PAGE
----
Intuitively, one determines which class-specific regression model fits best to the responses of a certain case. The better that a regression model associated with a particular class fits, the higher the probability of belonging to that class. Price sensitive people are assigned to the class for which the regression shows higher price effects, etc.

In Latent GOLD, we also report a separate R-squared for the prediction of class membership based on covariates only.

A. The ‘ordinal’ dependent variable specification is used

in this example which causes the baseline category logit model to be used. The

*beta* coefficients listed in the column of the *parameters output
file* corresponding to a particular latent class are the b-coefficients in

the following model:

f( j | Z1, Z2, Z3) = b0(j) + b1*Z1*y(j) + b2*Z2*y(j) +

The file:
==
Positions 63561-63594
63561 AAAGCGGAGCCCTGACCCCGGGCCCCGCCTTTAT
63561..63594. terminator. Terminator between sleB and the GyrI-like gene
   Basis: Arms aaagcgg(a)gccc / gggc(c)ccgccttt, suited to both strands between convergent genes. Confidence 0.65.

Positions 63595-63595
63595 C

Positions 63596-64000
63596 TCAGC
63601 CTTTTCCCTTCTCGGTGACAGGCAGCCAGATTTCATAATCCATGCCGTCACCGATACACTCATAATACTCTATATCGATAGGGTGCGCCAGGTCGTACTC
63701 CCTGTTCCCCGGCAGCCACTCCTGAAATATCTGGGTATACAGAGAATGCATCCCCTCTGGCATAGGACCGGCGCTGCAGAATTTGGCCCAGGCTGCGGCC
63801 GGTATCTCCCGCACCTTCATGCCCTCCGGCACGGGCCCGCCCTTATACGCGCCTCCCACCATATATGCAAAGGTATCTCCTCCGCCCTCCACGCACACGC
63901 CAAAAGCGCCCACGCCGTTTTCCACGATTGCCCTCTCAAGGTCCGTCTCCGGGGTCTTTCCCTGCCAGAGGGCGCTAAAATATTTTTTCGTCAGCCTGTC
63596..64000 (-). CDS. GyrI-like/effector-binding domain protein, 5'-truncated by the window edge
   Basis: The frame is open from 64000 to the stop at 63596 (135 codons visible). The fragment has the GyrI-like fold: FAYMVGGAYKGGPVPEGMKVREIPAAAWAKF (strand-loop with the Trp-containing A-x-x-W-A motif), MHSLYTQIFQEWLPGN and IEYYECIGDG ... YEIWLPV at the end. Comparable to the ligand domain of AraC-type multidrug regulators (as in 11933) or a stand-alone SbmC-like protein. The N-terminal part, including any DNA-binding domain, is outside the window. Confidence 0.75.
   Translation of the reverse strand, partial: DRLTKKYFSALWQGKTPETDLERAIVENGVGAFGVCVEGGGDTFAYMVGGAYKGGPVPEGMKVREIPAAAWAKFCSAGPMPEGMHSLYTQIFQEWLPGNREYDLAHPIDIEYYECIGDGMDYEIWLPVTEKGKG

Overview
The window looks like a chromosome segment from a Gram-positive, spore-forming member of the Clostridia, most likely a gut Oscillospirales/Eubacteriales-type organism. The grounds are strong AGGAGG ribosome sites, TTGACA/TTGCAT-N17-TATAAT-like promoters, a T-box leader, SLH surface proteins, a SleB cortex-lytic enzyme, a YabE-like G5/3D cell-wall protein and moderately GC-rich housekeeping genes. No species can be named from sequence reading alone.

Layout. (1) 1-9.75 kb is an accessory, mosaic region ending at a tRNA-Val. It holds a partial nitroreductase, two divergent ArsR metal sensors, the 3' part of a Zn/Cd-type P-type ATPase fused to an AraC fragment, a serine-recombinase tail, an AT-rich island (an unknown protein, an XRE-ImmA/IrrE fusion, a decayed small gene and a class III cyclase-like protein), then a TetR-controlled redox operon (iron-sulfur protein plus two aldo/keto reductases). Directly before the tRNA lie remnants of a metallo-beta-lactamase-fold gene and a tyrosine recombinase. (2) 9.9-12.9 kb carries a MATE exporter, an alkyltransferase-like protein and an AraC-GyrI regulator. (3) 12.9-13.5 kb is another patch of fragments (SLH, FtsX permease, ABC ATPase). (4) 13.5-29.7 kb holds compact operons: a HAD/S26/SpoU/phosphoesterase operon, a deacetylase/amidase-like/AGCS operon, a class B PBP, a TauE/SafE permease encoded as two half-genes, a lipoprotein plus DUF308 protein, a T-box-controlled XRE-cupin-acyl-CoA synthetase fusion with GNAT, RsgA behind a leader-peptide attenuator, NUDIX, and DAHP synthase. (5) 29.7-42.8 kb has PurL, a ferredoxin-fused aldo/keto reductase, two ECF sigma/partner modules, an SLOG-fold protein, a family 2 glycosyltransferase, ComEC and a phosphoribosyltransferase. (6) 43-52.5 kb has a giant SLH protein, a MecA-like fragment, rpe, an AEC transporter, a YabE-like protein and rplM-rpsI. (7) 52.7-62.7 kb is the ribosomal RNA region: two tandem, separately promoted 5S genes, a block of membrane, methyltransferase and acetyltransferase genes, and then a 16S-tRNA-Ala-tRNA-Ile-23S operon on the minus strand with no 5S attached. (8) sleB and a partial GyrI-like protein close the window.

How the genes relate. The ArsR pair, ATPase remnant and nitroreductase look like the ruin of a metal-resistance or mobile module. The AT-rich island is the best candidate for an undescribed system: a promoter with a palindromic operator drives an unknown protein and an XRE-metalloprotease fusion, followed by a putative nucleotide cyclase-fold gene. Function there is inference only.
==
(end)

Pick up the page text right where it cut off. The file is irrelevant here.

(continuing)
b2*Z3*y(j).

The b0 estimates are the betas associated with each rating

category j of the dependent variable RATING.

The y(j), j=1,2,3,4,5 are the fixed scores used for the

dependent variable, (1, 2, 3, 4, and 5 in this example)

The desired probabilities are thus computed as:

Prob(Rating = j | Z1, Z2, Z3) = exp[f(j)] /

[exp(f(1))+exp(f(2))+exp(f(3))+exp(f(4))+exp(f(5))] , j = 1,…,5

(For additional technical information on this model see

the associated Magidson references)

“Maximum Likelihood Assessment of Clinical Trials Based on

an Ordered Categorical Response.” *Drug Information Journal*, Maple

Glen, PA: Drug Information Association, Vol. 30, No. 1, 1996.

“Multivariate Statistical Models for Categorical Data,”